On the last official night of SxSW we started at Austin Music Hall to check out Keller Williams, and got there early enough to catch some of local favorite Bob Schneider's set. Having not seen Williams' solo act since 1998, I was absolutely blown away by his performance, and definitely consider it one of the week's highlights. His "traditional" guitar work and songwriting is very impressive, but his technique of looping and layering acoustic/electric guitars, bass, percussion and vocal effects is nothing short of astonishing.

Keller Williams is a master and pioneer of his craft, and what he does as a single musician shows an amazing amount of devotion to the art. He carries himself onstage with grace, and his genuine appreciation for the fans that come to see him comes out through his performance. Amidst the course of his set, he treated the Texas crowd to a tease of "Deep Ellum Blues" with modified Austin lyrics, and closed the set with "Freaker by the Speaker." I raise my glass to this truly unique and talented musician, and I urge anyone who has never seen his solo act to check it out at your next opportunity.

Aside from the long lines, the only bad thing there really is about SxSW is that it's impossible to see everything. With over 800 bands spread across town, tough decisions must be made. While watching William's set, we missed the Drive-By Truckers at Cedar Street , and both OM Trio and Hobex during JamBase's showcase at The Vibe. We arrived just in time to watch Tea Leaf Green ripping through the tail end of its set, with guitarist Josh Clark working the crowded porch into a frenzy during the band's final number. This marked the second of three appearances that this great California band would make at The Vibe over the course of the weekend.

Next on the stage was the Dallas-based quartet, Olospo. The band stuck mostly to its repertoire of quirky originals, including an energetic version of "Beans and Franks." But they also dipped into a supply of Brit-rock covers, along the lines of The Beatles' "She Said She Said," and the opening instrumental section of Led Zeppelin's "The Song Remains the Same." The band kept a steady dialogue with the crowd, which was offering rounds of shots to the four musicians throughout the set. About 45 minutes after the club's normal closing time, guitarist Chris Holt led the band through The Rolling Stones' "Can't You Hear Me Knockin'" to end the night.

The next day, after SxSW had officially ended, The Vibe hosted a heady crowd in Austin to one more day of music. Billed as a benefit for Austin SoundBoard (www.austinsoundboard.org), the event offered several traveling acts from throughout the week as well as a handful of local acts, including Dimorphodon (New Orleans), The Harmony Theory (Austin), Heart of Gold Band (Austin), Tea Leaf Green (San Francisco) and Groovin Ground(Austin).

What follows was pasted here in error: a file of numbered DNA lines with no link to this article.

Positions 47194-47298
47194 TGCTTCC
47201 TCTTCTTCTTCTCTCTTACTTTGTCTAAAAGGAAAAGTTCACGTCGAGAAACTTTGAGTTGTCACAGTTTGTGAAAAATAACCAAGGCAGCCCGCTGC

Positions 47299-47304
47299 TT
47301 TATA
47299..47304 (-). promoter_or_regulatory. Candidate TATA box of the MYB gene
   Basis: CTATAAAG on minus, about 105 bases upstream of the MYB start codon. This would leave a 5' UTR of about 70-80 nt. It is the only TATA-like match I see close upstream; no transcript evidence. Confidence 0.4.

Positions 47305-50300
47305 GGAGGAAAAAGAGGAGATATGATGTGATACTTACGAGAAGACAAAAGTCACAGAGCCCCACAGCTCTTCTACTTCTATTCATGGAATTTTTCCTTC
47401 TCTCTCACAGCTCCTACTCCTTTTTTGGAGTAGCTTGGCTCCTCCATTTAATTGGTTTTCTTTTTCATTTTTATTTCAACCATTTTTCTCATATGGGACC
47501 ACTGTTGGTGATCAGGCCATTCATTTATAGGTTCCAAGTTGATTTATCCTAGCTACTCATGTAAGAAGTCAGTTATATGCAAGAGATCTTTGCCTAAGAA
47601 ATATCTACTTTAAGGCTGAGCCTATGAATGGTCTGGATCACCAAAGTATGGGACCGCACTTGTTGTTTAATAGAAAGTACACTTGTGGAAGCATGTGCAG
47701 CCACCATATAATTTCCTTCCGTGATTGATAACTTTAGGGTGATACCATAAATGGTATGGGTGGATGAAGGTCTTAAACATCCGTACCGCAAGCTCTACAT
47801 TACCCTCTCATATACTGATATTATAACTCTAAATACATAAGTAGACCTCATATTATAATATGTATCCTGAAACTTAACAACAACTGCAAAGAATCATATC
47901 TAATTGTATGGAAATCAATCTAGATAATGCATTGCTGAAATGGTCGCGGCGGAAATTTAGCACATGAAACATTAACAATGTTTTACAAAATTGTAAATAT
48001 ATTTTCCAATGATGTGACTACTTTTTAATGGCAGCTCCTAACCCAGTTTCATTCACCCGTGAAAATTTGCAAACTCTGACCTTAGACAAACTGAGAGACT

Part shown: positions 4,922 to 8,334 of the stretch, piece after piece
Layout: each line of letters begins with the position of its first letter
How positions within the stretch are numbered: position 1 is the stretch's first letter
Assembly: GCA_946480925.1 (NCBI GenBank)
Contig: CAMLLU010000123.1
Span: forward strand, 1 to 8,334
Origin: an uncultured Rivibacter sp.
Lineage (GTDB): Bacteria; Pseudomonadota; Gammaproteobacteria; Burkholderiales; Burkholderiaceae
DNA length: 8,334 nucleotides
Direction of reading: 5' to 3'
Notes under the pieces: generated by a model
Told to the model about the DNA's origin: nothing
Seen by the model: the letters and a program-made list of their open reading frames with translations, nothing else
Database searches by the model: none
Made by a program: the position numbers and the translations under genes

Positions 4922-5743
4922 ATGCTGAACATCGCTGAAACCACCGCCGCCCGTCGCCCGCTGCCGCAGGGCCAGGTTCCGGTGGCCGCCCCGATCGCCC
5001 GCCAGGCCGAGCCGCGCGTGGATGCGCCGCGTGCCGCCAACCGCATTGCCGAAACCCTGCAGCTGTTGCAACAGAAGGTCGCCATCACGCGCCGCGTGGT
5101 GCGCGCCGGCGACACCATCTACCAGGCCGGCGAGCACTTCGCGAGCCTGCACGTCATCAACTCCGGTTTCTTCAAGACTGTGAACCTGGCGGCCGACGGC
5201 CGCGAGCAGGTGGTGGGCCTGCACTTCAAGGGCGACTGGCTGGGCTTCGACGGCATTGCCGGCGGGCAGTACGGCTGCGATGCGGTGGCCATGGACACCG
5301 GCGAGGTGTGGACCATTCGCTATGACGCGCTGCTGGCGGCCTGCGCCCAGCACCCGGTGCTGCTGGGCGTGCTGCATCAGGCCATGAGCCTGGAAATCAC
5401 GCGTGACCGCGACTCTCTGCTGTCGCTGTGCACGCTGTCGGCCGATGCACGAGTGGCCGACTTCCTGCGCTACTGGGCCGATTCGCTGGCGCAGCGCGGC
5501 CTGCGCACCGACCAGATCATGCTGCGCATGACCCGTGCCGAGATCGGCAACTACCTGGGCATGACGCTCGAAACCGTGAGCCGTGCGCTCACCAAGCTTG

The week ran as smoothly as could be expected, and there was always something good to see as long as you kept an open mind. For locals weary of attending the event next year, I'd offer two suggestions. First of all, don't buy a wristband in advance unless they are much more reasonably priced in the future. You can get into many of the shows for a small cover charge early in the night, and if you stay in one place you'll get more than your money's worth. You can also get into most of the films without a band for a very small price.

Secondly, if you have the means, I'd recommend taking a bicycle downtown instead of a car. Parking throughout the weekend is a debacle, and the people on bikes seemed to be able to cover ground between the clubs most easily since 6th Street gets blocked off at night. Groups of fans that rolled up in convoys of bikes looked like they were having a pretty good time, (I was jealous as I fought for a cab).

If it's a "lawn chair and cooler" experience you're looking for, hold off for the Austin City Limits Festival in September. However, if you're up to check out a lot of great bands in a downtown Austin club setting, or have any interest in getting involved in music or film, South by Southwest is a great time and an excellent opportunity to meet people in the biz.

I'll see you there next year.

Words by: Travis Langdon
Images by: Marcy Molitor
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[Published on: 3/31/03]